mhsign - sign or encrypt a message with gnupg
mhsign [-encrypt] [-mime] [-Version] [-help] file
mhsign is a script to simplify signing and encrypting, using gnupg.
mhsign is normally invoked automatically by send. When used directly, the source file, typically an MH draft file, is replaced by the signed or encrypted message. To permit recovery from mistakes, a backup copy of the original file is saved, under the same name with `.orig' appended.
The following options are recognized:
- Encrypt to recipients, in addition to signing. The message will also be encrypted to the signing key.
- Use the PGP/MIME standard for signing and encrypting. This is automatic if the message is already a multipart MIME message. Otherwise the default is to sign/encrypt in the old-fashioned non-MIME manner, for compatibility with older software. When a message is signed but not encrypted, using the PGP/MIME formatting, any line beginning with ``From '' will be indented, and any trailing spaces will be removed from lines in the message body. This is to ensure maximum compatibility. Where trailing blanks are important (sending patches, for example), it would be wise to use quoted-printable or other MIME encoding for that component.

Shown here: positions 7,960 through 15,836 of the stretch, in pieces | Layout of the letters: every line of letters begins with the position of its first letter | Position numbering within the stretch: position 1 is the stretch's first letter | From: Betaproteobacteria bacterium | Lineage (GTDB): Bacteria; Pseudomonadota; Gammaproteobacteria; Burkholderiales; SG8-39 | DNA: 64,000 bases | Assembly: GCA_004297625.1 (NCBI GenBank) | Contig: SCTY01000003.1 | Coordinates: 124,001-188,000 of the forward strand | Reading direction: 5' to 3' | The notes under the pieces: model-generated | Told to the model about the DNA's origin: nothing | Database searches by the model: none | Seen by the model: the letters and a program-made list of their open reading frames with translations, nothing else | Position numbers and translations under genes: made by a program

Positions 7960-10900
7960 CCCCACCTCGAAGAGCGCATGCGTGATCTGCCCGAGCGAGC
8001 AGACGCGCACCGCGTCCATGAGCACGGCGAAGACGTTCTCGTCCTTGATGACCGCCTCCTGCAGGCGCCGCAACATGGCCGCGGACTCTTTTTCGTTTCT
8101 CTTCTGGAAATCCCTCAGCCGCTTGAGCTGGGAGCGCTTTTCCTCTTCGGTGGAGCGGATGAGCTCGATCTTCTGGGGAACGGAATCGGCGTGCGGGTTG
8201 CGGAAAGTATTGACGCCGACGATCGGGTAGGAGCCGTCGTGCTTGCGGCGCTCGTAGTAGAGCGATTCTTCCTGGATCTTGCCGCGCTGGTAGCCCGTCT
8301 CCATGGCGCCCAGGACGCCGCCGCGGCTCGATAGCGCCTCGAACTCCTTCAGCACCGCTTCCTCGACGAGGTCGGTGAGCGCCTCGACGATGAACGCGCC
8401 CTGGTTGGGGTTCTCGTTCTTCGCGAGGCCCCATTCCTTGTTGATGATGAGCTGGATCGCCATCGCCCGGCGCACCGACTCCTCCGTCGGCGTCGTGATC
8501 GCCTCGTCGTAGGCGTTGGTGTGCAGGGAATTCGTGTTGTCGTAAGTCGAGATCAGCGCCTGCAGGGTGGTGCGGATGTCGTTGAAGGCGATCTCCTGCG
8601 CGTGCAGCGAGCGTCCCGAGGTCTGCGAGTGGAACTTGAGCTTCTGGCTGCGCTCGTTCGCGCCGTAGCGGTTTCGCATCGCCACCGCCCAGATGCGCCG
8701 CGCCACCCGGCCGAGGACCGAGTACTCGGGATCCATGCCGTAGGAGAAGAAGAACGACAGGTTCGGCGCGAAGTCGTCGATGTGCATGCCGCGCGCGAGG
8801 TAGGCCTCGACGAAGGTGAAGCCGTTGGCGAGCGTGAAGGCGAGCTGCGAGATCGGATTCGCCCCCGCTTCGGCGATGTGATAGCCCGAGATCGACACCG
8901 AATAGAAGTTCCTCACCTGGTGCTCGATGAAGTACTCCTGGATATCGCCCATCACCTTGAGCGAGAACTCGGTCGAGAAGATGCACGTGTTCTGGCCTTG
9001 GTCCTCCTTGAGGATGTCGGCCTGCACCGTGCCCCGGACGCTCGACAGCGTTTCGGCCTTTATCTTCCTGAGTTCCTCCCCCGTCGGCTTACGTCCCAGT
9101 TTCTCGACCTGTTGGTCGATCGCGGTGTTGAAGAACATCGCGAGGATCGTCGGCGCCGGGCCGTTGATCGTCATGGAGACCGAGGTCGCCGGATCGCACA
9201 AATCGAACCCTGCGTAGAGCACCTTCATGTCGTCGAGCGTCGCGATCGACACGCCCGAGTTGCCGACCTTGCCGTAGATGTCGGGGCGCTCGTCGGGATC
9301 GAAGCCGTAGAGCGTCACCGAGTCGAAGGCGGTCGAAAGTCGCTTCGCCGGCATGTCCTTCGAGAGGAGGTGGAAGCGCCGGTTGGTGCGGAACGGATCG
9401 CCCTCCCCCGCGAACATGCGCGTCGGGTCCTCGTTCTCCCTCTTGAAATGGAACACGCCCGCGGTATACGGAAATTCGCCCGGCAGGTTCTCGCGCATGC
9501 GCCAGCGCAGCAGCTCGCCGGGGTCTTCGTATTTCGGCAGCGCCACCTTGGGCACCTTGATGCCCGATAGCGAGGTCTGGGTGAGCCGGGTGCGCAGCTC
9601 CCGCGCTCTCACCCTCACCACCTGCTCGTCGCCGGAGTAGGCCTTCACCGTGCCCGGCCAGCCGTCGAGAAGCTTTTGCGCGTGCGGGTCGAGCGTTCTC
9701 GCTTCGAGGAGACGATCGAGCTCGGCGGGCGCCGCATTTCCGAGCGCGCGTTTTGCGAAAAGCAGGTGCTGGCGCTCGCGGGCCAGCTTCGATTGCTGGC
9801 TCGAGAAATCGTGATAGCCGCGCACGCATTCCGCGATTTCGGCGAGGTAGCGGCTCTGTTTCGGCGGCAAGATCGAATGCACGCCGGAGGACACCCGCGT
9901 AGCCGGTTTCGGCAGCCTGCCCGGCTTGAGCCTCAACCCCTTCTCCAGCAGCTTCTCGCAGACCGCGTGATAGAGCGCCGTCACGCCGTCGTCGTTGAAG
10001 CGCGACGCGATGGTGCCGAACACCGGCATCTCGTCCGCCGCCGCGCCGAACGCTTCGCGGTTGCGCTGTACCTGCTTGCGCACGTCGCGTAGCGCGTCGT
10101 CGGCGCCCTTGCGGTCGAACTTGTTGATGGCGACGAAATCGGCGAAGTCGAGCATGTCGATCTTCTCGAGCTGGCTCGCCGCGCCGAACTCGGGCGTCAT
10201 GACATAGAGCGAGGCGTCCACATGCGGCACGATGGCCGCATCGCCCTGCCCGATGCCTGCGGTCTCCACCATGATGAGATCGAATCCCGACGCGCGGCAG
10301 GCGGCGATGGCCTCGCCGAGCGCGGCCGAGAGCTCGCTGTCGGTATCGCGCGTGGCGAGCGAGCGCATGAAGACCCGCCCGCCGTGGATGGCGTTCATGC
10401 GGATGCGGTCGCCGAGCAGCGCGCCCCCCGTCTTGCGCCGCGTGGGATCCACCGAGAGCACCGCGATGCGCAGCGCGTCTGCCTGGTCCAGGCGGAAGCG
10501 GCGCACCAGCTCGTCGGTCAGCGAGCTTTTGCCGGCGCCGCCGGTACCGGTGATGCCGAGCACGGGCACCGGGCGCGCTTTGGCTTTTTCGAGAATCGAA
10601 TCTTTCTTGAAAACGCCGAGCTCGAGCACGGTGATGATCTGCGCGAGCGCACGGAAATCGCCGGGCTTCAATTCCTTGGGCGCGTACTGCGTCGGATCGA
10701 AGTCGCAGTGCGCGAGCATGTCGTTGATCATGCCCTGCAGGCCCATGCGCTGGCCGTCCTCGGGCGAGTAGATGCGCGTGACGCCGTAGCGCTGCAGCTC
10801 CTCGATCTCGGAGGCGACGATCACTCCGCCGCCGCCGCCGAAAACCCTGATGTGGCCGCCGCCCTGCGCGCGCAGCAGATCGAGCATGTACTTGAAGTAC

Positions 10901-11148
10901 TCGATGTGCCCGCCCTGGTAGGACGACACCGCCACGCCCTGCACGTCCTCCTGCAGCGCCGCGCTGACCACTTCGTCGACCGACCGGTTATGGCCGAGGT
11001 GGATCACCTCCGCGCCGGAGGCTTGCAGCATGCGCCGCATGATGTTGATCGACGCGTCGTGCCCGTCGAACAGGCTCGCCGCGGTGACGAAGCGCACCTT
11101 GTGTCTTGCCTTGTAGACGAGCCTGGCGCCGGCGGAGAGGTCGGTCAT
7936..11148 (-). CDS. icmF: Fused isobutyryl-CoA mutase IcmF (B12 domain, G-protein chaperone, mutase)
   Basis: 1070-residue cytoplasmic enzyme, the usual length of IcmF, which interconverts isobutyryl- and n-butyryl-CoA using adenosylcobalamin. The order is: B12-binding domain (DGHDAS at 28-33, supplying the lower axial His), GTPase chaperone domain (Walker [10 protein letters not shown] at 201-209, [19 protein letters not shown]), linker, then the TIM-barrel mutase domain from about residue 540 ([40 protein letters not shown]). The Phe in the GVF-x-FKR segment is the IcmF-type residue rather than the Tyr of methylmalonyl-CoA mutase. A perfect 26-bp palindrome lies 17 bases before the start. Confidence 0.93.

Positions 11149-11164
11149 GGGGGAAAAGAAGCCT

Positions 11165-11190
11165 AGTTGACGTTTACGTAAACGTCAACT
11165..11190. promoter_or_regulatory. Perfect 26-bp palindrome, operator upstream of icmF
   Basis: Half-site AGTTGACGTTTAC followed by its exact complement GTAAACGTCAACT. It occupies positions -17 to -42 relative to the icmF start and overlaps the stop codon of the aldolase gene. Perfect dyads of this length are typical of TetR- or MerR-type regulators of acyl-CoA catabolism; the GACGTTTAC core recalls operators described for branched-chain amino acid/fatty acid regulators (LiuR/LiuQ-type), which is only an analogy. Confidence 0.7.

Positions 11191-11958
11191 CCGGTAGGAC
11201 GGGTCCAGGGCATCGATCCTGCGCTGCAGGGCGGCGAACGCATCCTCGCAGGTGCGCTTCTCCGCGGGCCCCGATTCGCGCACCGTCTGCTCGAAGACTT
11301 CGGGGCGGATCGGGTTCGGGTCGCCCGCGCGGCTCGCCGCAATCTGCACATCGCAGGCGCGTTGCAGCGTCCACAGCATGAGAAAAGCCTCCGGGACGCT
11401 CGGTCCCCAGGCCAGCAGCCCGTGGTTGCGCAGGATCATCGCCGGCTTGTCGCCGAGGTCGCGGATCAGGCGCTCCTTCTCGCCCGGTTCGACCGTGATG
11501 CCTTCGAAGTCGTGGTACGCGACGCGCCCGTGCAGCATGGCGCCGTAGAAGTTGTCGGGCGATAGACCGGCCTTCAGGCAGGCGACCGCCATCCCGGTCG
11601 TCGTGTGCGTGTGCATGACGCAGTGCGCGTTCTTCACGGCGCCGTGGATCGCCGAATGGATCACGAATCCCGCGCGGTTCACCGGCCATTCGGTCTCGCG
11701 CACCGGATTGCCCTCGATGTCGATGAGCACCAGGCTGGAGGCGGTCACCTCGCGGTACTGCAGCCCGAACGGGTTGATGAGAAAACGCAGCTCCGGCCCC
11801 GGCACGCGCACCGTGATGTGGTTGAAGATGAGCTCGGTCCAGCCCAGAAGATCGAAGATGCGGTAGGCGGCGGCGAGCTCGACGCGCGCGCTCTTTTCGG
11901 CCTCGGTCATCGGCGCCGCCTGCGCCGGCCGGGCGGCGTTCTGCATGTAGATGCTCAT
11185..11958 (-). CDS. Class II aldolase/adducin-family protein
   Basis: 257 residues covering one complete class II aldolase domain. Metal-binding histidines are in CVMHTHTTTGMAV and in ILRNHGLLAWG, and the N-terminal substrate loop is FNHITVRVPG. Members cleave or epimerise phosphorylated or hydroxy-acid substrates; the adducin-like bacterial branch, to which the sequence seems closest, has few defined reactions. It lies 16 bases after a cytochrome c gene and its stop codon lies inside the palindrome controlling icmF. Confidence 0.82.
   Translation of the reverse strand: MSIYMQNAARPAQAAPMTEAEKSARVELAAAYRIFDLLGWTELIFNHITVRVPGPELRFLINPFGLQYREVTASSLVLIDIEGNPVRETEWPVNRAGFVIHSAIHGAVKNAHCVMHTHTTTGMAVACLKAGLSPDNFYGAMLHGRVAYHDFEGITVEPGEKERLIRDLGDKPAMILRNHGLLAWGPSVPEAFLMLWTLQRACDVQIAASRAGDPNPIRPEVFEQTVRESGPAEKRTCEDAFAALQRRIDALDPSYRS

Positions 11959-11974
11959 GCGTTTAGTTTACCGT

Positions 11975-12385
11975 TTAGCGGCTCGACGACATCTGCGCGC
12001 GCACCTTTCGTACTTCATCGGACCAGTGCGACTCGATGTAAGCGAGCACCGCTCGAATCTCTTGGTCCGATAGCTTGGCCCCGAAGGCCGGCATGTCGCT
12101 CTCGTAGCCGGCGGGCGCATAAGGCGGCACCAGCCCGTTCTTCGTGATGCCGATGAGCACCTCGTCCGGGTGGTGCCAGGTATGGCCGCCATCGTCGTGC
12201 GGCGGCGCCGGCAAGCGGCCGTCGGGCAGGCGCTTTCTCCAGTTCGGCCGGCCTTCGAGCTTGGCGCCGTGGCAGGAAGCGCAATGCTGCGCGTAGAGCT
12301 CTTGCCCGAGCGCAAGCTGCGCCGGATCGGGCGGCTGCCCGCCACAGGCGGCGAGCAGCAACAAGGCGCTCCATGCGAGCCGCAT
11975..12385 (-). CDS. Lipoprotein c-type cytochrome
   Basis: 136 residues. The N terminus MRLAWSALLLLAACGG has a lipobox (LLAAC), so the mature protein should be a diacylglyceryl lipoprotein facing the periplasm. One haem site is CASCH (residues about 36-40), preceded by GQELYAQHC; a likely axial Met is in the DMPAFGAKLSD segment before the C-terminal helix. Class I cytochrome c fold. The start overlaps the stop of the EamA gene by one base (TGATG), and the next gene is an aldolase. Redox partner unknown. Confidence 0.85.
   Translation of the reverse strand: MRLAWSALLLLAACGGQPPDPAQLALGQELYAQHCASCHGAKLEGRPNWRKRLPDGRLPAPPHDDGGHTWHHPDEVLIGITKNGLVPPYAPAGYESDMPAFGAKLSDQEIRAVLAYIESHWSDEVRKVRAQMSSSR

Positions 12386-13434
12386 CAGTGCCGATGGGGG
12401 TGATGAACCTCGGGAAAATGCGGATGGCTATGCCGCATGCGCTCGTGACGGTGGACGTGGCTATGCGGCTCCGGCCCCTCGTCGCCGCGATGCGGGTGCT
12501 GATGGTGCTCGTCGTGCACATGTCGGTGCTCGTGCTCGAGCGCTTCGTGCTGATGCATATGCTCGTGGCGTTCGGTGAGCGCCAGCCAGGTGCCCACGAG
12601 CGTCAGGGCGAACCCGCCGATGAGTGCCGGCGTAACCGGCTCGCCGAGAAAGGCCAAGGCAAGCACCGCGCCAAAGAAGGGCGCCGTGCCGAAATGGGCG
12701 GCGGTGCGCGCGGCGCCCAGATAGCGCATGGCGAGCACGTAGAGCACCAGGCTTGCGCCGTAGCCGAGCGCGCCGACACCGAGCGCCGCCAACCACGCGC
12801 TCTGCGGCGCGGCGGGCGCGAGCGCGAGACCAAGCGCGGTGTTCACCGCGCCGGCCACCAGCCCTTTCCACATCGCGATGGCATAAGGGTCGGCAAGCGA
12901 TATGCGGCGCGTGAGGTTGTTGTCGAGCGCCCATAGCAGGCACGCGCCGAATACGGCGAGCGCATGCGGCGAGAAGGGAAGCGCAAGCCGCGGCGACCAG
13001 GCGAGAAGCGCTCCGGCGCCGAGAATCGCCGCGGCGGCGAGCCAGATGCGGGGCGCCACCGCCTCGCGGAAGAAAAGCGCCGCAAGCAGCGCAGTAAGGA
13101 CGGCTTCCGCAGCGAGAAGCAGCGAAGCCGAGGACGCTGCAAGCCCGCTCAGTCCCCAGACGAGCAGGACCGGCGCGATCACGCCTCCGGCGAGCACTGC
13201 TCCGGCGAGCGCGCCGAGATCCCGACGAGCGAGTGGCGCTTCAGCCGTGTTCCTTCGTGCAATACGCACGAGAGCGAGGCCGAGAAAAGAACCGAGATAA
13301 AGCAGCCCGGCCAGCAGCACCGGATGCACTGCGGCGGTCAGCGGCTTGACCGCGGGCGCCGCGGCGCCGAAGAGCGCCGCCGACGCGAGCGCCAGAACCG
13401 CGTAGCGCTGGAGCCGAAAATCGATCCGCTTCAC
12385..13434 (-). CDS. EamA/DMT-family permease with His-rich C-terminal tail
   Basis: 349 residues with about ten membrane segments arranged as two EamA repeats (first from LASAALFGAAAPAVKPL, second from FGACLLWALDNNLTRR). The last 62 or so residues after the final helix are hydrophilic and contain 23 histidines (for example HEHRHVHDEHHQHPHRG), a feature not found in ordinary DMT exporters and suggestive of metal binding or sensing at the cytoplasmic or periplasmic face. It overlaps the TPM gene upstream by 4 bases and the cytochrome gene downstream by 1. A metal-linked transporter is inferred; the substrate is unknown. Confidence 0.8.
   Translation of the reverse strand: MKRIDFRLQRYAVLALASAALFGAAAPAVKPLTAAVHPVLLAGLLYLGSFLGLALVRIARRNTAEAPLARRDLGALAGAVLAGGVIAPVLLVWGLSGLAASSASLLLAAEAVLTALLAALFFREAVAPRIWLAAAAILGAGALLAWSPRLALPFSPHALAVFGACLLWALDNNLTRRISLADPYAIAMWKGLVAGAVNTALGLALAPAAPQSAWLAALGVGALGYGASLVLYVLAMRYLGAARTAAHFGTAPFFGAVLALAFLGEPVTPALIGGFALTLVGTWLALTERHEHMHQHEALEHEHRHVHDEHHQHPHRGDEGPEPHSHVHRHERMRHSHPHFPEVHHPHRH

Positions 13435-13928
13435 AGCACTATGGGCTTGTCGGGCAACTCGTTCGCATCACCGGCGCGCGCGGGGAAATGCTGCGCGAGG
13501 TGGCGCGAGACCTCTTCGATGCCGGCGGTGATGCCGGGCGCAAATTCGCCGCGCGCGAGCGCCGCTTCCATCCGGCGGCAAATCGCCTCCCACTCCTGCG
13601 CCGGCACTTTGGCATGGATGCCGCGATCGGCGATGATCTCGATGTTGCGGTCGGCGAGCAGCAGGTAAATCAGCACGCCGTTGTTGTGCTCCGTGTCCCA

The signing key is automatically determinded by gnupg, unless the the profile entry Pgpkey defines it. The environment variable MMHPGPKEY has highest precedence and can be used to overrule the key uid temporarily.
For encryption, the public keys of the recipients are taken from the gnupg keyring. To handle exceptions, e.g. recipient addresses that do not match the key uid in the keyring, a file named pgpkeys may be used. It should be located either in the gnupg directory (normally $HOME/.gnupg) or in the mmh directory (normally $HOME/.mmh). If both files exist, the one in the gnupg directory takes precedence.
A sample pgpkeys file:
0x88888888 firstname.lastname@example.org e5fda812 email@example.com
^$HOME/.gnupg/pgpkeys~^Pubkey exceptions for encrypting ^$HOME/.mmh/pgpkeys~^... alternative location
^Pgpkey:~^To determine the user's signing key
The order of the command line arguments is relevant: Options must come first, the file must be last.
This script uses hostname to get the hostname if it isn't in the address, though hostname isn't specified by POSIX.